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Tuesday,August 04,2020 14:41 PM

Kitgum girls to benefit from sanitary pads

By Wokorach-Oboi

Added 17th December 2019 05:24 PM

Lamwaka, who is a retired primary school headteacher, said she witnessed girls dropping out of school immediately they started seeing their periods.

Kitgum girls to benefit from sanitary pads

some of the trainers of trainees learning how to make reusable sanitary pads at the Kitgum RDC boardroom on Tuesday

Lamwaka, who is a retired primary school headteacher, said she witnessed girls dropping out of school immediately they started seeing their periods.

                                     

GIRL CHILD EDUCATION             

Parliament has resolved to establish regional factories to manufacture sanitary pads in a bid to combat the high school dropout rate by girls.

Kitgum Woman MP Margaret Lamwaka Odwar, said parliamentarians agreed that instead of exporting all the cotton produced in the country, some should be used locally to make pads.
 
Speaking to journalists in Kitgum on Tuesday, Lamwak said the MPs in the plenary session two weeks ago recommended that the ministries of education and health, as well as the Office of the President, work hand-in-hand to ensure the factories are established.
 
"They are to ensure that the Government establishes factories that produce pads in every region. The Government can buy and distribute some of them in schools. The rest can be sold at low prices in open markets," Lamwaka said.
 
She was speaking to the media shortly after the launch of the training of ‘seed trainers' (trainers of trainees) in the Resident District Commissioner's (RDC) boardroom on Tuesday. The training was launched by the District Internal Security Officer (DISO), Lawrence Assimwe, who stood in for the RDC.
 
The 10 ‘seed trainers' chosen from each sub-county will be trained in making sanitary pads. They will then impart the similar skills to other girls in the district.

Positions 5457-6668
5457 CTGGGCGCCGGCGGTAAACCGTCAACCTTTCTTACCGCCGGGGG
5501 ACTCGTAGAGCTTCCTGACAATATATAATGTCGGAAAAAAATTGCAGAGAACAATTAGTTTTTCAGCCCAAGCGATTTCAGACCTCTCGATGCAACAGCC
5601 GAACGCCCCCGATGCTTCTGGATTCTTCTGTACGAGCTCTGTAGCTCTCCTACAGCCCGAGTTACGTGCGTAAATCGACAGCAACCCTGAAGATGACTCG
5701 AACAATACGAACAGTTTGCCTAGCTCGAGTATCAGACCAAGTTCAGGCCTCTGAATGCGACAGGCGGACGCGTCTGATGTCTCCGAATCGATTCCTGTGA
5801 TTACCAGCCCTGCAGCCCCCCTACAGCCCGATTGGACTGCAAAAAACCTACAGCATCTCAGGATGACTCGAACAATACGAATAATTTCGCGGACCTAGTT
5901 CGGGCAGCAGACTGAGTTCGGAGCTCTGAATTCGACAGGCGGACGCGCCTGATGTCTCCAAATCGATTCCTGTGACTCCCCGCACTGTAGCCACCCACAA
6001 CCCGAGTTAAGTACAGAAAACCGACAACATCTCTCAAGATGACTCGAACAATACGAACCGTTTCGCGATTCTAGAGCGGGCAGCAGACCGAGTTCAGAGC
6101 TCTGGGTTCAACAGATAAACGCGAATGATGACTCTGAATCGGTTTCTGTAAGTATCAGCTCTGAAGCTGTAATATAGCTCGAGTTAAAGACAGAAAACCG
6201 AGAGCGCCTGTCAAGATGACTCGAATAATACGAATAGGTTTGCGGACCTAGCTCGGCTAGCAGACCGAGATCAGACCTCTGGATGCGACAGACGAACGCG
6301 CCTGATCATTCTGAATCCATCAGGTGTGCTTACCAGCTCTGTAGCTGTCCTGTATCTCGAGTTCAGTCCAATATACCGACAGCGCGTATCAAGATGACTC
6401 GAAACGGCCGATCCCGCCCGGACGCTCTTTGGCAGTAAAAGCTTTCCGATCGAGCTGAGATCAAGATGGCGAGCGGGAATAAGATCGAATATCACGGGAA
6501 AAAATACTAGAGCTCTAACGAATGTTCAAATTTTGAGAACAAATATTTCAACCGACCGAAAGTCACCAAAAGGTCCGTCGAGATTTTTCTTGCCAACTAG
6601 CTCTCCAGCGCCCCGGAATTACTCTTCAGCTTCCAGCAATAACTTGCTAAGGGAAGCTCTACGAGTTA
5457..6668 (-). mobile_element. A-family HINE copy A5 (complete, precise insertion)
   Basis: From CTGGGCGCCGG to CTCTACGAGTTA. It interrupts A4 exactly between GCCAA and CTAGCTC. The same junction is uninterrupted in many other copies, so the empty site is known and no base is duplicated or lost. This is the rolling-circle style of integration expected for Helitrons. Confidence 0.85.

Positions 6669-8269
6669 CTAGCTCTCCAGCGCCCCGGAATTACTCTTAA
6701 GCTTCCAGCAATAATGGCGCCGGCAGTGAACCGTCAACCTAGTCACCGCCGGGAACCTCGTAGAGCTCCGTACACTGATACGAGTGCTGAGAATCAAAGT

The training was conducted by Love Binti International, a non-governmental organisation (NGO), with funding from the Taiwan government. Lamwaka, who lobbied the NGO, said the training would target girls in schools, churches and other institutions.
 
Excel Kafeero Swalle, the project manager, said Love Binti International would provide the materials needed to train the girls for six-months. He said they would be taught to identify and make pads from local, affordable and easily available materials.
 
"They do not have to  buy special materials. They can use their cotton t-shirtS and bedsheets," he said.
 
Kafeero said their target is to reach 1m girls countrywide, who have suffered menstrual stigma to the extent of dropping out of school.
 
"The beauty of our project is that we do not make and give out pads. We teach the girls to make them themselves so that even when we leave, they can still make their own," he said.
 
Kafeero said the pads can be washed and reused at least three times, meaning a girl only needs a minimum of four sanitary pads to last her a whole year.
 
Lamwaka, who is a retired primary school headteacher, said she witnessed girls dropping out of school immediately they started seeing their periods. She added that once menstrual blood accidentally stained their clothes, boys would begin teasing them, which would affect their performance in class, forcing them to quit school.

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